Proponents of an $11 billion split roll property tax increase re-filed their ballot initiative last week, claiming “notable improvements to implementation dates, expansive new small business tax relief, clarified education financing and stronger zoning language to ensure large corporations cannot avoid reassessment.”
Breaking down the changes, one can’t help but conclude that proponents would not have thrown away $3.5 million in donors’ money spent to qualify the original measure to add a very minor change in the definition of business property or – even more laughably – to give a handful of property owners a pass on the tax increase.
The most likely reason for this expensive do-over is sloppy drafting of the original measure. Some school districts that rely primarily on local property taxes would have been left out of the money under the original measure’s tax distribution formula. That was a nonstarter for the education backers. Also, comically but problematically, the original measure may have required the tax increase take effect prior to the vote on the initiative. This slapdash drafting threatened to undermine support and place the measure in legal peril.
While fixing those potentially fatal flaws, proponents lathered more lipstick onto the livestock by carving out a relative handful of small property owners from the effect of the tax increase. Since most small businesses lease their space from commercial landlords and would pay the full cost of a split roll property tax increase, the measures’ proponents should not expect thank you notes from small business.
Split roll proponents raised and spent millions on their “oops” initiative, including $1.5 million from government unions and millions from foundations and social justice organizations, not to mention contributions from dozens of small donors. Now it’s back to square one to gather the even higher number of signatures to re-qualify the measure.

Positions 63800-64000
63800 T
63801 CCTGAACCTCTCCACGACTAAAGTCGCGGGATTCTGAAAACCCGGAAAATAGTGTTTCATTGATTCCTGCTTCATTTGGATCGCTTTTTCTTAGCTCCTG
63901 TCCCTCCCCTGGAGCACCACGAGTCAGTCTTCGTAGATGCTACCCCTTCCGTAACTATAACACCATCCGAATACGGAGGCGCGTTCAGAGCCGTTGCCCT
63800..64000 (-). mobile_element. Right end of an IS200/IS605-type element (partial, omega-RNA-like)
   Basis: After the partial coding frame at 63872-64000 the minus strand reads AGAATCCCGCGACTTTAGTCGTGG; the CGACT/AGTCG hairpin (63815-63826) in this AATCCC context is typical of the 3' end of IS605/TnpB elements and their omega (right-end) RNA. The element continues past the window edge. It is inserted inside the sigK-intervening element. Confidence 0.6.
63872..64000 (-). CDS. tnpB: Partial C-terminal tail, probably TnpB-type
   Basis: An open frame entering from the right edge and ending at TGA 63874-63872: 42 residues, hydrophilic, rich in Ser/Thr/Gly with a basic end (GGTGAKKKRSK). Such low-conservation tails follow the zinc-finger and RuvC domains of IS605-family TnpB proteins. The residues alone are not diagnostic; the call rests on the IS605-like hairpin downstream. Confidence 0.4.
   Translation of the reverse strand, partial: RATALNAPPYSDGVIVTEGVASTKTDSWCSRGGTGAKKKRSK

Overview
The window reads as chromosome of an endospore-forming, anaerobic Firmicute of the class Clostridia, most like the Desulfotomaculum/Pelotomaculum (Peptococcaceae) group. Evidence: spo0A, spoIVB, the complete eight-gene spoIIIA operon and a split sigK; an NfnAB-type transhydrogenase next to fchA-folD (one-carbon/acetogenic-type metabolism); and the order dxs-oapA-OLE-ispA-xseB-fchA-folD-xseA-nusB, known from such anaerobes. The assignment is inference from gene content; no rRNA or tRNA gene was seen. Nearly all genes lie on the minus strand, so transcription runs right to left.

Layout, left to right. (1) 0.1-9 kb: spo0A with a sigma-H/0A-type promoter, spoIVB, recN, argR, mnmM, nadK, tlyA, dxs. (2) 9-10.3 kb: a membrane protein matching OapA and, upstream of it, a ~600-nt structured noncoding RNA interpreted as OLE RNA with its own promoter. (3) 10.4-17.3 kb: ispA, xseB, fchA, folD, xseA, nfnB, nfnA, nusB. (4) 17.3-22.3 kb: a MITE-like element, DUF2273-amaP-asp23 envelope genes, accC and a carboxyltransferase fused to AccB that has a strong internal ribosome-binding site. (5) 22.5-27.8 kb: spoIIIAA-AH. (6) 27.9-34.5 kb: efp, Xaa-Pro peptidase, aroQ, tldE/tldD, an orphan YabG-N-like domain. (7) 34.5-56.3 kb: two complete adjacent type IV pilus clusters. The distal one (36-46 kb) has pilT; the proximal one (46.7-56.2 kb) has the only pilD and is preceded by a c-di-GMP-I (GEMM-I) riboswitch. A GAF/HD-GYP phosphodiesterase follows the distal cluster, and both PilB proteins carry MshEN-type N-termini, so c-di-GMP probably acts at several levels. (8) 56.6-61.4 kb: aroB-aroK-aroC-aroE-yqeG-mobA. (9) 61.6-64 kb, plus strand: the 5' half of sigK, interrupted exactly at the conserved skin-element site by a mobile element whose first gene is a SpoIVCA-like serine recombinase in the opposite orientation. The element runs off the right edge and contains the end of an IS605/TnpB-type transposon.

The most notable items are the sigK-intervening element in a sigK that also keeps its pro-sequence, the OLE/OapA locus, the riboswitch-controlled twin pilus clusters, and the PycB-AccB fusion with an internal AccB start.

The government unions have deep pockets, so if they have the will, there is a way to collect the signatures. But it is also fair to ask if the proponents will actually drop the original, discredited – but qualified – measure \in case they fail in round two. Is a lousy but lucrative measure better than none at all?
Another complication is a rival tax measure also angling for the 2020 ballot.
An erstwhile ally, the California School Boards Association, is marketing a similarly massive tax increase for voter consideration in 2020, an $11 billion hike in personal and corporate income taxes. Can voters’ appetite for tax increases be that voracious, or will tax proponents gather in a smoke-free room to hammer out a compromise?
For voters, the question is whether massive new taxes are called for in the first place.
Governor Newsom just signed a state budget with a surplus north of $20 billion. And it’s still growing! School funding per pupil has increased 70 percent since the depths of the recession. Governor Newsom has even thrown in extra funds this year to staunch the vexatious cost of pensions. With money raining down on government treasuries, can voters be convinced to tax themselves even more?
Early indications are problematic for proponents.
Some polls show a bare majority of Californians supportive; others reveal the measure unable to reach majority support. This is hardly encouraging with the prospect of a well-funded opposition campaign in the wings. More daunting is the dry run in Los Angeles last June. A mini-split roll property tax proposal by the Los Angeles Unified School District could not even muster a simple majority support in a famously liberal electorate. The omens are not propitious!